Kathryn Smith


I scramble the egg
until it does not resemble
egg—no longer the globe

a body bore into
the world for a purpose
entirely other. First I scraped

the blood-knot
from the albumen—trace
of its potential, of what

reminds me of me,
life force hidden
in the viscous clot.

When the speckled hen
grew listless and drew her head
to her puffed chest,

I quarantined her
in a crate lined with soft
clean shavings

where she could suffer alone.
Two days later, when I entered
the dark garage,

her carcass, as she stiffened,
had pushed through the crate’s
makeshift door

as though she’d tried for escape.
Her eyelids made a final
translucent seal.

It was like
scooping a dead wasp
from a windowsill, or

freeing a bloodied mouse
from a sprung trap
as I lifted her body

into a plastic garbage sack
and placed it
in the trash: So much

for that one. Not loss
exactly, but more notice
than I give the ova that slip

unceremoniously from
my body when the moon
shifts from sliver

to smudge, simply
doing away
with what there’s nothing

to be done with. I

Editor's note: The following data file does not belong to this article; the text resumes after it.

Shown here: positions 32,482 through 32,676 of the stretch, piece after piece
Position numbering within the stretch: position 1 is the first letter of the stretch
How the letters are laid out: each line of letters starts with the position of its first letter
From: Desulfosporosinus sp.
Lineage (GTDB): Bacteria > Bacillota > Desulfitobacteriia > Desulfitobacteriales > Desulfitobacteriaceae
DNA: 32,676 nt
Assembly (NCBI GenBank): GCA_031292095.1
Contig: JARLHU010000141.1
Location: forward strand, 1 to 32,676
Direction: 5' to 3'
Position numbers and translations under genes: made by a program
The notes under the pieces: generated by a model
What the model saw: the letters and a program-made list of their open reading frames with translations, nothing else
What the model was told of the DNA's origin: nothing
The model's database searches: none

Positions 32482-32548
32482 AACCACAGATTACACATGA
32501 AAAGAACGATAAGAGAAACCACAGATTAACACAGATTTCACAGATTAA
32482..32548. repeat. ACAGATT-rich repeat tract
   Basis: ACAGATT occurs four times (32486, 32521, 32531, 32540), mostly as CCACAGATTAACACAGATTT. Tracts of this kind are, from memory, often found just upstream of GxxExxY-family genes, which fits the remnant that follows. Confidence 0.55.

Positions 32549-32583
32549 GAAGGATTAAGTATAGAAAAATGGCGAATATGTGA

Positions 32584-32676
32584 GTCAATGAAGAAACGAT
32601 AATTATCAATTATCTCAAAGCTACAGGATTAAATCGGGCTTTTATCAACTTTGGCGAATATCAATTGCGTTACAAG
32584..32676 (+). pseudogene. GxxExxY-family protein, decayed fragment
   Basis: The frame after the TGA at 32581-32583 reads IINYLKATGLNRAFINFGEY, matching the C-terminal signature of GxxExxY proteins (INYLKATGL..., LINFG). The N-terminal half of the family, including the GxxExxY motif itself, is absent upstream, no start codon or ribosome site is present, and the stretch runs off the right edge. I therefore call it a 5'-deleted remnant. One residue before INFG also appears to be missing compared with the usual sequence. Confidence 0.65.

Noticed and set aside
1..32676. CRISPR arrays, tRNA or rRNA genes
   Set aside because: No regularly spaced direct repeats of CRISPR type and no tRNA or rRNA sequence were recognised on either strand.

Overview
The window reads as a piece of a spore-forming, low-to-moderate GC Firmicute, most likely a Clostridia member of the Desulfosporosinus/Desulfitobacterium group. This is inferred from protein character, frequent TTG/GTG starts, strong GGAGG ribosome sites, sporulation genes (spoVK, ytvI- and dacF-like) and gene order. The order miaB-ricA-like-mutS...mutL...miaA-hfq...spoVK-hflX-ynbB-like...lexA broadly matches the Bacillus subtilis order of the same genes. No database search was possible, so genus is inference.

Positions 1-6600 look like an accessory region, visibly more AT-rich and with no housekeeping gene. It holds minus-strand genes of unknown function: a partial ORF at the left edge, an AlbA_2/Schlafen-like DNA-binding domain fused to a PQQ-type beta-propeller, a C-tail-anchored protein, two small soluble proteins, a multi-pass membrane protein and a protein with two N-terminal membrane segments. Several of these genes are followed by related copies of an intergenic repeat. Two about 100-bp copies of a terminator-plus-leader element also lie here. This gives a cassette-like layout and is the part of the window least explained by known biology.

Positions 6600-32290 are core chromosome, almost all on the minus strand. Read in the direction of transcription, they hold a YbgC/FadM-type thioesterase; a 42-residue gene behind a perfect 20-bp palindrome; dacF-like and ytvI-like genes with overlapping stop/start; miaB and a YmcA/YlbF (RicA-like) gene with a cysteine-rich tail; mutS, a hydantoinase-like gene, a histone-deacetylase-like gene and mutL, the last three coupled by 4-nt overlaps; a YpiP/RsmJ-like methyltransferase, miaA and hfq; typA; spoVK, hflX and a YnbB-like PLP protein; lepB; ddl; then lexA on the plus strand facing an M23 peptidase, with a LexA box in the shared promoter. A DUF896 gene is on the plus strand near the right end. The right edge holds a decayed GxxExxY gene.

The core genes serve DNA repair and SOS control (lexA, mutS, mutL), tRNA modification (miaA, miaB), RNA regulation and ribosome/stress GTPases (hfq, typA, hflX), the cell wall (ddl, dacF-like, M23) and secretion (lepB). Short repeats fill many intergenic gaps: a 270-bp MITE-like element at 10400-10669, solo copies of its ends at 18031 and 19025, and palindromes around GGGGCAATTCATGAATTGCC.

have seen the self’s
raw resemblance

wriggling with need
in dreams
where she’s

a misplaced parcel,
wrapped and left
in a bureau drawer.

She’s large-headed
and adult-voiced,
and when

I wake, it’s with
such relief to be
alone with morning, which

demands enough,
the way it
repeats itself, its hunger.


And the Lord said let ants be fed
from the egg-caps of walking stick
insects that hatch disguised as ants.
Let impostors pass undetected
from a subterranean nest. Let fur-bound
beasts carry exoskeletal beasts from one
hinged continent to another, and let land-
bridges break. Let humans break land
and build bridges from elements dug
from the land. Let rats unhinge ribs
from spines and climb through pipes
invented by humans to keep our
shit and nakedness away from
the shit and nakedness of rats.
Let humans set poisoned traps.
And thus I tell you: an erroneous vision
of heaven and hell shall come to you
in books, and this will divide you.
Some will say it’s possible
for a child to die and come back
from death having seen the realm
of God. But some will say what
does it matter when earth is a lonely
chasm where children die unnoticed as
we sharpen our knives and whiten
our teeth and tighten our skin and
implore our screens to refresh.

Kathryn Smith’s first poetry collection is BOOK OF EXODUS. Her work has appeared or is forthcoming in Poetry Northwest, The Collagist, Bellingham Review, Redivider, Carve Magazine, and elsewhere.